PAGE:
Blame distracts from finding useful solutions that make the systems we operate within safer, and interferes with productive change by causing defensive behavior. That’s very logical and business-like, if that reasoning appeals to you. But if you’ve ever been hit with that stick, you know blame hurts, and for me, that’s a good enough reason to try a different way.
There’s three tip-offs I know of that blame is going on and that focusing on individual behavior may be short-circuiting investigation of the systems generating the problem. By listening for these clues, it’s possible to get back on track.
- Hindsight bias. When hindsight bias is part of our discussion, knowledge of what occurred as a result of an action influences the understanding of what was known and understood at the time of the action. There are some clues in our language that this is going on. The phrases “would have”, “could have”, and “should have” often indicate judgements about the past from the standpoint of the present.
- Use of the phrase “human error”. It’s not that people don’t make mistakes. But the conclusion that “human error” is the cause of the problem distracts from looking at the system that allowed the error to occur, and focuses on who to blame. Here’s a diagnostic question to get back out of this trap: “Would another reasonable person in the same situation have made the same mistake?” If the answer is “yes”, then that’s a clue that more investigation of the surrounding system is needed for safety.
- Fundamental attribution error. When we’re explaining our own actions, we often find external causes for our choices, yet believe that other people’s choices came from unalterable internal characteristics. Imagine the case in which a step was skipped in a set of instructions. If we did that ourselves, we might extend explanations such as “time pressure” or “confusing instructions”. Yet if another person does the same thing, particularly a stranger, we may leap to explanations that represent their personal failings as the source of their actions, such as “sloppiness”. The presence of attribution bias makes it hard to respond generously and with respect to people who may be very unlike ourselves, and it’s also hardest one of these three to spot and challenge. A question that might help detect this is, “Would I believe this explanation if the person being criticized were my best friend?”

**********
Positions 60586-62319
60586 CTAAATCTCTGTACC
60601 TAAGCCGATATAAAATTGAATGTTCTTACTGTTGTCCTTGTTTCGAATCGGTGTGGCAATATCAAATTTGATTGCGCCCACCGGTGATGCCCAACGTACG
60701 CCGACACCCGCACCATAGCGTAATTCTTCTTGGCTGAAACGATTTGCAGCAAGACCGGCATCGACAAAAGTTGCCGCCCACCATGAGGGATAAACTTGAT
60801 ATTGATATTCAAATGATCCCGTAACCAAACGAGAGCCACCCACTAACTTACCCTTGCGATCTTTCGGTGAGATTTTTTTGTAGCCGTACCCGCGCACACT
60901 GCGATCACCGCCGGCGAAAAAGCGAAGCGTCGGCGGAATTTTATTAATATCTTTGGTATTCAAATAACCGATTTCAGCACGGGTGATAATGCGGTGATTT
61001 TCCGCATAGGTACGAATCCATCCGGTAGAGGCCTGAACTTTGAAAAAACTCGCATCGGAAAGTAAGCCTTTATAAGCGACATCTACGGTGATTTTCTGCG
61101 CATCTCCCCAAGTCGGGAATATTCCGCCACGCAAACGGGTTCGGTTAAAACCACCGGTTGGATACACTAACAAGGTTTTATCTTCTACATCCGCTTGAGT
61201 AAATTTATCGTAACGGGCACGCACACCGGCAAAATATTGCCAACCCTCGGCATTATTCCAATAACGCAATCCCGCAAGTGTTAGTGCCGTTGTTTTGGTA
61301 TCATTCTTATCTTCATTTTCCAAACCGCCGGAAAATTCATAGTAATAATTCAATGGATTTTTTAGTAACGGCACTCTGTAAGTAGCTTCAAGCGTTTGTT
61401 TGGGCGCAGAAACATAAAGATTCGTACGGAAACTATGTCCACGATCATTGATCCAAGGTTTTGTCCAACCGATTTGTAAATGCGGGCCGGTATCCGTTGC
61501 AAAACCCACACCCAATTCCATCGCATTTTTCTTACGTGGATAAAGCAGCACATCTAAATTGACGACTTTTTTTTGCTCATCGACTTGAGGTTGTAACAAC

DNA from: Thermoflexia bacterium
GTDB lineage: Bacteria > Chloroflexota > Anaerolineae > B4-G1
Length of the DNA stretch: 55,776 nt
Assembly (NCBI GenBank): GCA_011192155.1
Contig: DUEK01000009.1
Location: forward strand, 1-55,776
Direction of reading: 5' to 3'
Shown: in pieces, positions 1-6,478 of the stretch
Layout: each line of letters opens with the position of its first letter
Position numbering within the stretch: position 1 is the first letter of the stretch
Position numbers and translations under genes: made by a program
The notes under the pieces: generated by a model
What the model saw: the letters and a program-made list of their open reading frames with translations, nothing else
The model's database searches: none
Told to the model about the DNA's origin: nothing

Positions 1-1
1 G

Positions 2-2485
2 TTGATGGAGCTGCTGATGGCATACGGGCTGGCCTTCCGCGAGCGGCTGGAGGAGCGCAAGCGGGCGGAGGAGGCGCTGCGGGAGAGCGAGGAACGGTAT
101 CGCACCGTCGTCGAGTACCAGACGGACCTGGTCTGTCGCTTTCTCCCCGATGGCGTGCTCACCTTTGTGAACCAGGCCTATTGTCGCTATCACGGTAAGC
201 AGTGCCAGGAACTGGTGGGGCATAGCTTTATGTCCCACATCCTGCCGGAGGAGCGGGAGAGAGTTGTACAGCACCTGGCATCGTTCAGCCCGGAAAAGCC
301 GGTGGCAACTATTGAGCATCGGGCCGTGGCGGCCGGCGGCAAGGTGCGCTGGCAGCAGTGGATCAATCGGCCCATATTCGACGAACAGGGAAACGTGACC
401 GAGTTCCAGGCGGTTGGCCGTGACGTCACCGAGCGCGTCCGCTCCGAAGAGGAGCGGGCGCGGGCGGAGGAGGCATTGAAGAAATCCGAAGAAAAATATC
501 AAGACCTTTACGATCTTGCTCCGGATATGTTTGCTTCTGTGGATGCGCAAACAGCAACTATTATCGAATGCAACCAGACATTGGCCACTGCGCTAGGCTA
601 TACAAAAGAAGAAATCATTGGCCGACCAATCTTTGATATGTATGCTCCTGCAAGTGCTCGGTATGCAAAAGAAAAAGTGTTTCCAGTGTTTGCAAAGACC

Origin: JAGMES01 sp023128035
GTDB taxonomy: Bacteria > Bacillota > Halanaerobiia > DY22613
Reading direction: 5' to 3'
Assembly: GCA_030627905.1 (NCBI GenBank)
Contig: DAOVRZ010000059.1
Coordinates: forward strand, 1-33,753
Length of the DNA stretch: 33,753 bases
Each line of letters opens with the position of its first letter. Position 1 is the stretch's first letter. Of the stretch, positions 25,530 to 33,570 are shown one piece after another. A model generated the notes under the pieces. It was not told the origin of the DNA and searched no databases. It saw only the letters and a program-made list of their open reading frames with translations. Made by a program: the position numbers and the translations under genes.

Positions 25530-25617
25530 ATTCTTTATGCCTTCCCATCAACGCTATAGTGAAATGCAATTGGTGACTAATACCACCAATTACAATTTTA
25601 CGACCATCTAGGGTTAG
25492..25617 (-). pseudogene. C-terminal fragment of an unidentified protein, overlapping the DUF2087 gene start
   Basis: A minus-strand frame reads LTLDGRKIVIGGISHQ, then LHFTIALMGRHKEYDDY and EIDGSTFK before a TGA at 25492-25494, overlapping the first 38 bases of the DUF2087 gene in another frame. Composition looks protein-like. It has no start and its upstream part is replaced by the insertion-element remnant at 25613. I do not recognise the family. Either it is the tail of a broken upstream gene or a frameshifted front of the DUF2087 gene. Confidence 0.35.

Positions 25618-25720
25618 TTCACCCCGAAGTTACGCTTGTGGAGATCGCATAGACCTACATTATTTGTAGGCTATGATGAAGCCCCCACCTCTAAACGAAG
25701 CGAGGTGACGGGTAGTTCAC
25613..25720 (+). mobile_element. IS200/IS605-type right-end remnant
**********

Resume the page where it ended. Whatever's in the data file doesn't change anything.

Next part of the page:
It’s hard to avoid blame and even harder to recover from the damage it does to trust and cooperation. There’s no shortcut to rooting it out of difficult discussions, but with awareness of the factors above it gets easier to spot and turn around.
These are things for which no limit is prescribed: writing unit tests; running meetings with a clear agenda; talking to stakeholders; acts of kindness; and the study of safety
These are the things which not only profit one in the immediate moment but build up a safety culture for the future: refactoring one’s own code; reviewing a peer’s code; establishing test systems; conducting blame-free incident reviews; documenting processes; increasing the diversity of your teams; resolving differing mental models; and the study of safety engineering principles surpasses them all.
This riff on Mishnah Peah was inspired by a new safety teaching program we’re beginning at work, a stray comment about the “safety liturgy” and some demonstrations of the same by friends, and also by this reframing of the Buddhist Four Noble Truths.
Attacks and threats on immigrants are here, and with Trump’s 10 point program seem set to increase exponentionally in the New Year. What can we do locally in response? Here’s one tiny thing, but if more people made this comment perhaps it would have weight. To send a comment to Gov Baker, go to his contact page.
Dear Governor Baker,
In just the first few days after the election, Trump has declared his intention to pursue a vigorous and harsh policy on immigration. The enforcement of this policy will cause harm and destruction to individuals and communities across the Commonwealth.